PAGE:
Celebrating Ticker Alumni: Lia Eustachewich

Courtesy+of+Lia+Eustachewich

Courtesy of Lia Eustachewich

Maya Demchak-Gottlieb, Copy Editor

The Ticker, founded in 1932, is the student-run newspaper of City College’s Downtown Campus and 2022 is the newspaper’s 90th anniversary. To honor and celebrate the legacy of The Ticker and the members who have kept it running, the News section will be publishing profiles of former Ticker members throughout the years.

***

Lia Eustachewich, a Baruch College and Ticker alumna, is a journalist and the managing editor of news for The New York Post, where she has worked for almost 10 years.

While at Baruch, Eustachewich was a sports reporter, opinions editor and eventually news editor for The Ticker.

“When I started at The Ticker, I was a sports reporter — I knew nothing about sports,”

Eustachewich said. “My first internship in college was at The New York Daily News as a high school sports reporter, something I also had no idea about. So The Ticker really helped me learn on the fly and learn to really be adaptable.”

Eustachewich also said The Ticker brought her and her friends together.

“Me and my friends at the time really found each other at The Ticker,” she said. “We were just like such a mishmash of people coming from all different backgrounds, all different places.”

She cherishes the memories of working together late at night to produce the paper.

“I love those moments — we would all sit down and eat dinner together like one big happy family,” she said.

Prior to becoming the managing editor of news, Eustachewich was the criminal justice editor at The New York Post, where she oversaw reporters that cover the New York Police Department and New York City courts.

“My day-to-day was kind of crazy because we’re very focused on the web and we’re also focused on the paper,” she said. “My day would involve fielding pitches from all of my reporters, making sure that follow-up stories on stories from the day before are being worked on and being looked at. And then a lot of my day involved editing.”

It was after Eustachewich gained experience with court and police reporting that she realized her passion for it.

“I said well I really want to be in New York City, and I really want to be a tabloid reporter, I want to cover the city crime and breaking news, and I want to be in the city doing this because New York City’s the biggest location for journalism,” she said.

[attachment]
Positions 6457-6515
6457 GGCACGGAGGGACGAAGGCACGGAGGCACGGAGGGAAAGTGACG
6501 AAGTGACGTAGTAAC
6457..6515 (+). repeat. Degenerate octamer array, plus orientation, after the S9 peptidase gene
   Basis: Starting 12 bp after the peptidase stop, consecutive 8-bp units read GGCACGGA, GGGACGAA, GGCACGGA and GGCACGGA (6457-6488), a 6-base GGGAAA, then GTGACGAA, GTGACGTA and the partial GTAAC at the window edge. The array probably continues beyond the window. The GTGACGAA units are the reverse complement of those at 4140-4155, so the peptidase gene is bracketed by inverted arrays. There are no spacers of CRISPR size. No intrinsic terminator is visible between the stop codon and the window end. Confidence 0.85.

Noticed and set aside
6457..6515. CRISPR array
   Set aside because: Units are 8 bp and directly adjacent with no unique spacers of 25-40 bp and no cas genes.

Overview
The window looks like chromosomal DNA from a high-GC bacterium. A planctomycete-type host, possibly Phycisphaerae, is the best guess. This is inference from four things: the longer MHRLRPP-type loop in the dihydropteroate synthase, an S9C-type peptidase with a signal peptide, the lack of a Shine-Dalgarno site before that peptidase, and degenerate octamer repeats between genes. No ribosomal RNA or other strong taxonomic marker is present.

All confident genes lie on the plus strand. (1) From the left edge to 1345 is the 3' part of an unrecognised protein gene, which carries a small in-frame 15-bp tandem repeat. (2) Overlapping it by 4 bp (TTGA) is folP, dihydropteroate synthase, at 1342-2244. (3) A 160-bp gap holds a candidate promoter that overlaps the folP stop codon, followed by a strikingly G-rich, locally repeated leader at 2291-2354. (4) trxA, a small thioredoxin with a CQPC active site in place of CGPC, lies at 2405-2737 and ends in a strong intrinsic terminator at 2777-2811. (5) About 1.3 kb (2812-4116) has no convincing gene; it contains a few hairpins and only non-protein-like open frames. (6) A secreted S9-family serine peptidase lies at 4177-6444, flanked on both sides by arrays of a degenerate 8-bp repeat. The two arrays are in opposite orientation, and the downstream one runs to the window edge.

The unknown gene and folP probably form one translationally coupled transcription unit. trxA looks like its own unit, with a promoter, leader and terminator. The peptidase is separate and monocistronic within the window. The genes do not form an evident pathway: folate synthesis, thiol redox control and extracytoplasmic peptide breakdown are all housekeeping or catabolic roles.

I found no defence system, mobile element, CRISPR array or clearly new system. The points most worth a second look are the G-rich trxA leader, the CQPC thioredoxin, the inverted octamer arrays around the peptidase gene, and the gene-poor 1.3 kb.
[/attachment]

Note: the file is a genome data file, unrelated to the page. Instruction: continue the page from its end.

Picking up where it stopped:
However, she said that to pursue this dream, she had to take a risk.

“I did turn down a full-time job in Florida for a part-time position at the New York Post,” Eustachewich said. “It was a very risky time, but I was young, and it was a risk definitely worth taking.”

Eustachewich said she enjoyed how court reporting gave her an up-close look at the justice system.

“I realized I love court so much because I was learning so much about the criminal justice system that I feel like a lot of people don’t understand and you learn so much about how the city operates,” she said.

When court reporting, Eustachewich said she often references official court documents to see the angle of the story.

“I’m a big lover of court documents and indictments and complaints and I love that kind of stuff because you can really sink your teeth into it,” she said. “If you read between the lines on some stuff stories pop out and oftentimes that’s where the hidden story is.”

In her current role as managing editor of news, Eustachewich said she is working on recuiting more people and evaluating the schedule for efficiency.

“I’m really focused on making reporters’ lives better and empowering them,” she said. “I really want to do that as a managing editor of news, but I also know that we can work more efficiently and so I’m working toward that.”

Eustachewich said her experiences at The Ticker and the opportunities she obtained as a result had a large impact on her life and career journey. She encouraged students at Baruch to take advantage of  different opportunities.

“Be versatile, take chances, go for that internship in that field that you may not be comfortable with because it could really open a lot of doors that you didn’t expect,” she said. “It did for me.”